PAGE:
Last Wednesday in court in Belmullet, 11 people were up in cases relating to the Shell to Sea campaign. First up the case of the 3 people charged with obstruction on the day of action on the 9th of November, was adjourned till the 9th of January when it will be heard. Next up was the case of Ed Collins who is charged in relation to an incident which occurred on the 10th of November 2006. The prosecution initially sought to have the case adjourned pending the outcome of a complaint that Mr Collins has before the Garda Complaints Board in relation to the issue. However, the solicitor for Mr Collins then pushed that the case be heard as quickly as possible. Judge Devins then set the 13th of Feb for hearing of this case after noting that it was the first time she had been pushed by the defence to expedite a case pending a complaint. One interesting moment was when Judge Devins stated, in response to Ed Collins deferentially calling her “Maam”, that she was neither a British army officer or an American court judge, she was in fact a district court judge. Next Judge Devins addressed the fact that 2 previous cases before her involving John Monaghan and a member of the Srahmore lock-on have been appealed. She noted that no application for a recognisance has been made and that one is required. This will be made in due course however it illustrated that the judge is following these cases closely behind the scenes and is ensuring that everything is being followed to the letter of the law. At some stage during the morning proceedings a mobile phone went off in court, whereupon Judge Devins demanded that the man come up in front of her. While the man apologised profusely, Judge Devins questioned the man on what he was doing in court. when he replied that he was just an observer she ordered that his phone be taken off him and he be escorted down to the garda station to appear before her after lunch. After the lunch break, the man appeared and again apologised profusely, this time however the apology was deemed acceptable and the man's phone was returned and he was set free. Next up was Niall Harnett who has been charged under Section 6 & 19 of the Public Order Act (breach of the peace and obstructing a garda) for an incident relating to the 22nd May of this year. Mr Harnett represented himself and initially made an application for a Garrydoyle order for all of the garda evidence in the case. However, Judge Devins stated that there should be no need for this and that Mr Harnett should just write to the gardai asking for their evidence. Judge Devins then set a date for hearing of the 12th of March. Mr Harnett then made an application that he be allowed to record the proceedings of his case with a digital audio recorder. Mr Harnett then laid out 7 grounds on why he felt that it was important that he be allowed to record his case (see attached application). Among these grounds were the fact that stenographers were prohibitively expensive to employ to record what was said in court and seeing as justice should equally be the preserve of both the rich and poor then we should avail of modern technology have a accurate record of what was said in court. He also pointed out that memory or notes of proceeding were liable to be inaccurate and also that a lot of the decisions of the District Court are just lost or forgotten about. He also stated that he had some concerns about what the Gardai might allege in this case and he wished that an accurate record of these allegations would be made. Although Judge Devins was impatient and asked if Mr Harnett was just making a speech, he continue on making his application. The prosecuting Superintendent stated that no Garda had given any evidence yet so for Mr Harnett to say that he had concerns was an unfounded accusation. Judge Devins then said she would consider the application and give her decision in Ballycroy court the following day. Mr Harnett then just asked the judge to consider his evidence before making her decision. Judge Devins responded that she always makes her judgement based on the evidence before her and that Mr Harnett comment were “verging on the insulting” and she asked him to withdraw his remarks. Mr Harnett stated that he felt he hadn’t said anything that was in any way insulting to the judge. Judge Devins then said she would give Mr Harnett over lunch to think over the matter. However after lunch Judge Devins stated that she would be disregarding any remark Mr Harnett had made because she now accepted that no offence was meant. Next the cases of Martin & Pat O’Donnell, Patrick Coyle and Michael Healy who are charged under Section 19.3 of the Public Order Act and a Section 2 assault were heard. First of all the timeline of events that led to the 4 men being charged was raised with the defence seeking the charges to be dismissed. The timeline is that the incident occurred on the 19th January 2007, and all garda statements were made by the following day. The investigating officer and the senior officer present at the scene, Inspector Pat McHugh then waited until the 17th May before he submitted the case to Supt Joe Gannon, who sent it to the DPP thereafter. In the meantime some of the 4 men had initiated a civil action against the gardaí relating to the issue and the gardaí in Mayo were notified about this civil action on the 16th of March, a month before the investigating officer completed his case file. Solicitor for the 4 men, Alan Gannon questioned Insp. McHugh why it had taken him just short of 4 months to complete his investigations. Insp. McHugh stated that he had been transferred around a lot in those 4 months and he hadn’t had a chance to complete the file. Insp McHugh stated that he hadn’t heard of the civil case the men had initiated regarding the incident until about 10-12 days ago and so it had no baring on him finishing off his investigations of the incident. Alan Gannon questioned whether it was not strange that the investigating officer of a case would not be informed about a civil case regarding the same events. Insp McHugh however restated that he had only heard about the civil case recently. Alan Gannon then raised the issue about the offences his clients had been charged under and that it seemed that the offences were picked so that the case could be heard in the District Court. He also stated that given the fact a previous case involving Shell to Sea protests had been dropped once it reached the Circuit Court that it seemed that the DPP would have the perception that there is a lower burden of proof in the District Court. Summing up the issues regarding the bringing of the case, Alan Gannon stated that he couldn’t see how the senior officer of the day wouldn’t be informed on the bringing of a civil action for that day. Judge Devins however stated that Insp McHugh had sworn under oath that he hadn’t known about the civil case until recently and had also explained the reasons for his delay in completing the case file. So she said she had to accept this. Judge Devins also said that while the charges laid against the 4 men “could be described in academic circles as overcharging”, that the DPP must have seen fit to press the charges so she couldn’t dismiss the charges. The case was then adjourned till the 9th Jan as Alan Gannon wanted time for a video expert to examine a Garda video tape as Garda Greg Burke has claimed his video recorder was accidentally “switched to standby mode” for 7 minutes during which time the incident allegedly occurred. The final Shell to Sea cases was the case of Sean & Maura Harrington who were up for an incident relating to the visit of Mary McAleese to Belmullet last May. The court was also told that Ms Harrington had been handed two further summons that morning outside the court one of which relates to Pollathomas Pier on the 11th June, however these 2 cases were adjourned till the 9th of Jan for mention. Alan Gannon then made an application on behalf of Maura Harrington who wanted to have a record of the proceedings of her case. Mr Gannon stated that Maura Harrington was willing to pay for expenses involved making the proceedings available to her or would also be willing to employ a stenographer of her own. When asked by Judge Devins why she felt the need to a record of the proceedings Ms Harrington stated that she considered it important to have a exact copy of proceedings in any case in which she was involved. Judge Devins then stated that the stenographer who was present was asked for by the Court Service and the record was for the Court Service and not for anyone else. Judge Devins then stated she would make the ruling on this application in Ballycroy the following day. The following day in Ballycroy Judge Devins refuses both the applications of Niall Harnett and Maura Harrington to have recordings of their cases. With regard to Niall Harnetts application she stated that it would be “potentially unsafe “ for people to make their own recordings of the court cases. Also for both application she stated that there were no exceptional circumstances in either of the cases and their constitutional rights would be protect by the existing safeguards. She adjourned Sean & Maura Harrington’s case till the 9th January for mention. On a personal level I think it an absolute disgrace that a person involved in a district court case can’t get a copy of the proceedings of a case they are involved in. It seems obvious with the recent appearance of a Court Service stenographer in cases related to Shell to Sea that Judge Devins is happy to have a copy of proceedings for herself but won’t afford this right to the people who appear before her. Surely if justice needs to be done and also needs to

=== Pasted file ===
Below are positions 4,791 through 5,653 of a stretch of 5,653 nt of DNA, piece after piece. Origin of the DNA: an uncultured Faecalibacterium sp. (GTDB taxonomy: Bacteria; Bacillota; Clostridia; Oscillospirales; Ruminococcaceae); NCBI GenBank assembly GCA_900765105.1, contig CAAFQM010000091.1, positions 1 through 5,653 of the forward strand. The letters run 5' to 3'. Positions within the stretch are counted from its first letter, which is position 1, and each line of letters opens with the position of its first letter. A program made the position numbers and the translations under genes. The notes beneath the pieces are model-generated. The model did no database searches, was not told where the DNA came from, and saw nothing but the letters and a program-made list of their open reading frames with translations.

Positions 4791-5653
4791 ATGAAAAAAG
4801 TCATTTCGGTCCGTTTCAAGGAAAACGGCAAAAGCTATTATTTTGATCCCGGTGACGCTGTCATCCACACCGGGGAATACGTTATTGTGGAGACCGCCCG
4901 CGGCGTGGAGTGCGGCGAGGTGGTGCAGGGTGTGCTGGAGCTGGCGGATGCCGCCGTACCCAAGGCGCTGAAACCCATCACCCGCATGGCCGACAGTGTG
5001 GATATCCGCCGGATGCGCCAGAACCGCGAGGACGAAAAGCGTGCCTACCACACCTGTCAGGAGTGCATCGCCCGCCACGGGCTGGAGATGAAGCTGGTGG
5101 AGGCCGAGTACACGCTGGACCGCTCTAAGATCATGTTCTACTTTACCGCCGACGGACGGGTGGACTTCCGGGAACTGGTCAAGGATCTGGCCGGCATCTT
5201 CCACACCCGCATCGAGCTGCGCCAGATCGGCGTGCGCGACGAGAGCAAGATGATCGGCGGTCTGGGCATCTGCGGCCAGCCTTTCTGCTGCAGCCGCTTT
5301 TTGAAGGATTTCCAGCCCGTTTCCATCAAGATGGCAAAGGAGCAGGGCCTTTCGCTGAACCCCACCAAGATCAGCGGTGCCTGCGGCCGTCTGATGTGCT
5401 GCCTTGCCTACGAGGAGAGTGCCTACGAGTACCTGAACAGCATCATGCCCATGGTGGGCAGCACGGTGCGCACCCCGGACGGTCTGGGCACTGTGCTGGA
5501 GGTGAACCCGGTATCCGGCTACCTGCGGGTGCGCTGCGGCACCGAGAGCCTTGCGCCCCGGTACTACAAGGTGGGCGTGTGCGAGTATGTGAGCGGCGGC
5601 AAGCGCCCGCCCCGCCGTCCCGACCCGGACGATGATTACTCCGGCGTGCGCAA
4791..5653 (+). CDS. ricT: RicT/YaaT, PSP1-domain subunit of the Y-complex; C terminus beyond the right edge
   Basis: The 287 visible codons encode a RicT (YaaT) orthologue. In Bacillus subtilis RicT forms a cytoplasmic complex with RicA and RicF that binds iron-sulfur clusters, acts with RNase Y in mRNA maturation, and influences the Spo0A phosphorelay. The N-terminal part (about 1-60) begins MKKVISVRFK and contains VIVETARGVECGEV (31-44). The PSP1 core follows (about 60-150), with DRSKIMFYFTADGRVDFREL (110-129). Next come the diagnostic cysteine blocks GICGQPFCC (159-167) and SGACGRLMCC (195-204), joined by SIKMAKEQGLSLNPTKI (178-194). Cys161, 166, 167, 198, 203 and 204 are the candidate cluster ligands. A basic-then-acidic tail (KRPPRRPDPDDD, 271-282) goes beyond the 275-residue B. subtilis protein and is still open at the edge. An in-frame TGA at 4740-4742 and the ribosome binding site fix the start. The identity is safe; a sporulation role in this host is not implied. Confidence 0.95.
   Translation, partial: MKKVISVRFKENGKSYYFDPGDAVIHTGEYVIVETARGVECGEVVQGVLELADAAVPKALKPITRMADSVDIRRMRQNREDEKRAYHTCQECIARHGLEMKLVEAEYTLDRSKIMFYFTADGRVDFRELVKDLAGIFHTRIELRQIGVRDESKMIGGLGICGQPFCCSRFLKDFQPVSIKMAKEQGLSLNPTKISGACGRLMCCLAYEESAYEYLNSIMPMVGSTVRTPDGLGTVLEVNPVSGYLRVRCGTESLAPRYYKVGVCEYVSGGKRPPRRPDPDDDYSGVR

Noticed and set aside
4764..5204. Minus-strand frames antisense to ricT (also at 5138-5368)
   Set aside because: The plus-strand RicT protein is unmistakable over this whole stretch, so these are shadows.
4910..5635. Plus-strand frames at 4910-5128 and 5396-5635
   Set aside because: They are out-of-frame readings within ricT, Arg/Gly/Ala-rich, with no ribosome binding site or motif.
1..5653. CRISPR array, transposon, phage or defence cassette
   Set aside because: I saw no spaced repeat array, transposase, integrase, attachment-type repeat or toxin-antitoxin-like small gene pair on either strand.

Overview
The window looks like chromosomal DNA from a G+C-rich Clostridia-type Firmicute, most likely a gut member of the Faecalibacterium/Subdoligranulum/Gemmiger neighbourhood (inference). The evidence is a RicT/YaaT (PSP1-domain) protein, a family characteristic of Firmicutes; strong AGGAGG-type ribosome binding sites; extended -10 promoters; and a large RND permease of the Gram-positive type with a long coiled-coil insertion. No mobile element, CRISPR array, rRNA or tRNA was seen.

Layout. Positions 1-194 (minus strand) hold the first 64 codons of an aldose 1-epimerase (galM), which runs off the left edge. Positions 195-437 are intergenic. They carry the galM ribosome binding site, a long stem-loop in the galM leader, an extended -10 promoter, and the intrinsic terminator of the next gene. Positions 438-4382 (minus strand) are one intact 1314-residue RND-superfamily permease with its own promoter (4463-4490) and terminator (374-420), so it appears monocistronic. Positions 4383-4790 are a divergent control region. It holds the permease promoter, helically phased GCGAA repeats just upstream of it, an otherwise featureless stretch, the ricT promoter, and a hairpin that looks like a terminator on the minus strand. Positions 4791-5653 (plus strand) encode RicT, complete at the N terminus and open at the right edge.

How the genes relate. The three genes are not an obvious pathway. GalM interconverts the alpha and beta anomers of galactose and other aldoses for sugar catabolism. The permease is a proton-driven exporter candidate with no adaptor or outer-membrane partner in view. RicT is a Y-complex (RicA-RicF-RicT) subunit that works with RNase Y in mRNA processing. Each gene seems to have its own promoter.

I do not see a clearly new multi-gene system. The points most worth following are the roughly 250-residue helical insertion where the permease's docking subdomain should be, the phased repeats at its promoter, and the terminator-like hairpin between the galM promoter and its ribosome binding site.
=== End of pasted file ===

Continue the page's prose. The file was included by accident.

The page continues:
be seen to be done, then people should have the right to an accurate record of what is said about them in court.
Related Link:
Niall Harnett Application to Record in Court 0.01 Mb

Posted Date: 
3 January 2008 - 1:32pm